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An Office of Science User Facility

Atomic, Molecular & Optical Science (AMO)

This site is OBSOLETE as of 30 Oct. 2017
Please go to the new AMO site
 

 

End Stations

LAMP Multipurpose End-Station
 
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LAMP is a multipurpose instrumental end-station based on the highly successful previous generation CAMP chamber. It houses two megapixel X-ray sensor planes compatible with 120 Hz frame rate data aquisition. It has been designed to be deployed at the LCLS soft X ray end-stations (AMO/SXR) and supports a wide variety of instrumentation including spectrometers, laser in-coupling systems, gas and cluster atomic and molecular sources, in-vacuum manipulator devices and vacuum diagnostics. This instrument has been designed to support a wide array of experimental conditions including imaging, spectroscopy and multi-beam experiments.
 
The two large-area (78 x 74 mm2)  1 Megapixel pnCCD detectors (75 x 75 um2 pixel size)  sensor planes are capable of counting single scattered or fluorescent photons with high quantum efficiency (>90%) with an energy resolution of 40 to 200 eV between < 100 eV and 25 keV. A variable-sized hole in the center of the first CCD allows the direct FEL beam (and a high-power pump laser, if applicable) to pass through the detector, while the small-angle scattering signal within the area of the hole can be detected on the second CCD, which has a fixed-sized hole for the direct FEL beam. Both sensors can be operated in high resolution imaging or spectrometer mode, and are capable of sub-pixel resolution in sparse data through the use of clustering algorithms to the electron-hole silicon diffusion cloud.
 
Specially-designed ion and electron spectrometers (VMI, Delay anode positioning spectrometers and a conical lens full solid angle collection electron and ion specrometer) detect ions and/or electrons created in the interaction region within a large solid angle and allow measuring their kinetic energies and emission directions, while still providing an unrestricted line-of-sight from the interaction region to the pnCCD detectors. In order to account for different operation modes, the charged particle spectrometers are equipped with a delay-line anode for single particle detection as well as a phosphor screen/CCD camera for applications where several hundred or thousand electrons or ions are created by each FEL pulse. The unique combination of large-area, single-photon counting pnCCD detectors and advanced charged particle spectrometers thus allows measuring fluorescent or scattered photons in coincidence with ions and/or electrons.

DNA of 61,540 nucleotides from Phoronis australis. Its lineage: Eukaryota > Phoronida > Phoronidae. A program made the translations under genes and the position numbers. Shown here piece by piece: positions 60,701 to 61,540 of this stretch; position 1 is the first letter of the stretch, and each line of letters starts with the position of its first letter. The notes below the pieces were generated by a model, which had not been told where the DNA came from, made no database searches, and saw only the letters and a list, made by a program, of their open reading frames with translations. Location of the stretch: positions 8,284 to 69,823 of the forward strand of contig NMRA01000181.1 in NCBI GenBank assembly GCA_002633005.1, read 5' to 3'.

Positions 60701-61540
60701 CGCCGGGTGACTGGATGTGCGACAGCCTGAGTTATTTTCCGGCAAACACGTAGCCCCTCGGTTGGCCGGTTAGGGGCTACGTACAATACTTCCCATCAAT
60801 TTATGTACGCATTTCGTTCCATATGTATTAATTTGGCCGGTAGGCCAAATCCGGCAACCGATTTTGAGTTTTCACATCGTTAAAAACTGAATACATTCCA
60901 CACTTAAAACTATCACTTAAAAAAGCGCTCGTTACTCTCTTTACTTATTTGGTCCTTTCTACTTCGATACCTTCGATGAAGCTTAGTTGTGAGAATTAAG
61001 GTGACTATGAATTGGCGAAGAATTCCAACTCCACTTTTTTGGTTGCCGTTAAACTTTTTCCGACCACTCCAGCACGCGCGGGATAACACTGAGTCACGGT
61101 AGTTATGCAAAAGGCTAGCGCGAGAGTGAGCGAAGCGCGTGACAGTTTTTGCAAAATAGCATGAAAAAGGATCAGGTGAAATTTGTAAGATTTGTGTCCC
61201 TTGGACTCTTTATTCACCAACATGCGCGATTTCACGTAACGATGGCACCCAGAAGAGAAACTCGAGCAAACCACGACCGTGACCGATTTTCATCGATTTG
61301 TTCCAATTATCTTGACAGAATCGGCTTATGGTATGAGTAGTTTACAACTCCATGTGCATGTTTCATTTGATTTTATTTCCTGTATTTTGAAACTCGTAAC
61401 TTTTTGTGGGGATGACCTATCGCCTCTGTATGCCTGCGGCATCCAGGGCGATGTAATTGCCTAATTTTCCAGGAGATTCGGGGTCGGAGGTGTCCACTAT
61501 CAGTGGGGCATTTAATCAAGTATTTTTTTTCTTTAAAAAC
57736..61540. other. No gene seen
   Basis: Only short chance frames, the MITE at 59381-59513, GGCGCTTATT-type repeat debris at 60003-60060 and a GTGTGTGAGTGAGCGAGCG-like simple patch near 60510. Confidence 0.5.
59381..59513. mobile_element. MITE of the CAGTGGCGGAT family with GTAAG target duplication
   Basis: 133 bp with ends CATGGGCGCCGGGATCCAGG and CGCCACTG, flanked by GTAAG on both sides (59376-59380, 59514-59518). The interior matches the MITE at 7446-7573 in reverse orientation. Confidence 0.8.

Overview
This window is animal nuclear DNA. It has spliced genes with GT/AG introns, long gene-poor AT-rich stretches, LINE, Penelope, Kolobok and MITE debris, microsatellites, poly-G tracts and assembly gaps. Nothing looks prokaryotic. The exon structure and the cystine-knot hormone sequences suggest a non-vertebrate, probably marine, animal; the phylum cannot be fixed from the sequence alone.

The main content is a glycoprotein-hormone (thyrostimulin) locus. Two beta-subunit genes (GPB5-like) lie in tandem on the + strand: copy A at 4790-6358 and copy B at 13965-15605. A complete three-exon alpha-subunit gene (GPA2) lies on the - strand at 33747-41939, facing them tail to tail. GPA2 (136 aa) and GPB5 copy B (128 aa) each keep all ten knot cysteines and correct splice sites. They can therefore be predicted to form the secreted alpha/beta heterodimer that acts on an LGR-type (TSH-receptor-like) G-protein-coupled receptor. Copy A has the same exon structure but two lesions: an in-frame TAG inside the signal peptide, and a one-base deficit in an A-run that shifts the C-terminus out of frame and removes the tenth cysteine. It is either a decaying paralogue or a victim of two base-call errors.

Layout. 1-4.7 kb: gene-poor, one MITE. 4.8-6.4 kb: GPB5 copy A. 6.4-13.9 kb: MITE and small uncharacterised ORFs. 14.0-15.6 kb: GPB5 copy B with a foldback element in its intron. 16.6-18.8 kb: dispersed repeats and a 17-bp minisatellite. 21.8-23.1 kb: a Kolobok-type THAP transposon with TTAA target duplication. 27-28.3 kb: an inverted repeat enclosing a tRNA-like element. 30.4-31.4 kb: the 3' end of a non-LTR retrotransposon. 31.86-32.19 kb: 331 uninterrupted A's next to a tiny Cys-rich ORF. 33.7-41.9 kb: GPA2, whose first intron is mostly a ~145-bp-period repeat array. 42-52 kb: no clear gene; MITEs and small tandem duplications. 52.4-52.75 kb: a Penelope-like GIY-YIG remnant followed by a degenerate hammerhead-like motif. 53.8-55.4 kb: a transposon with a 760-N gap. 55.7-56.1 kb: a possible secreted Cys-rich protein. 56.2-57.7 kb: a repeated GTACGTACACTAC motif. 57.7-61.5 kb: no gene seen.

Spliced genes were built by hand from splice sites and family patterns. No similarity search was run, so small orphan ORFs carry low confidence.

Additionally, the end station is suitable for coherent diffractive imaging experiments on biological and other targets and is therefore constructed in a highly modular design: the charged particle spectrometers can be easily removed and various other types of detection devices and spectrometers, (supersonic) gas and cluster-jets, droplet-jets, aerodynamic lenses as well as fixed targets can be inserted. Several ports for optical lasers are also provided.

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High-Field Physics End-Station

High-field Physics End-station
This chamber provides a mu-metal magnetically shielded interaction region. A skimmed pulsed gas jet can be used to introduce sample gas into the chamber where it will be ionized/excited by X-rays from the LCLS. Several spectrometers detect the results of the interaction of the FEL radiation with the sample, including electron, ion and X-ray spectrometers. A set of five electron time-of-flight spectrometers can be arrayed around the interaction region to measure the energy and direction of the ejection of electrons from the sample. One of two possible ion spectrometers, either a simple time-of-flight, or a momentum resolving ion spectrometer, can also be mounted simultaneously, providing a means of measuring both ions and electrons from each shot. 
 
 

SLAC SLAC National Accelerator Laboratory, Menlo Park, CA
Operated by Stanford University for the U.S. Dept. of Energy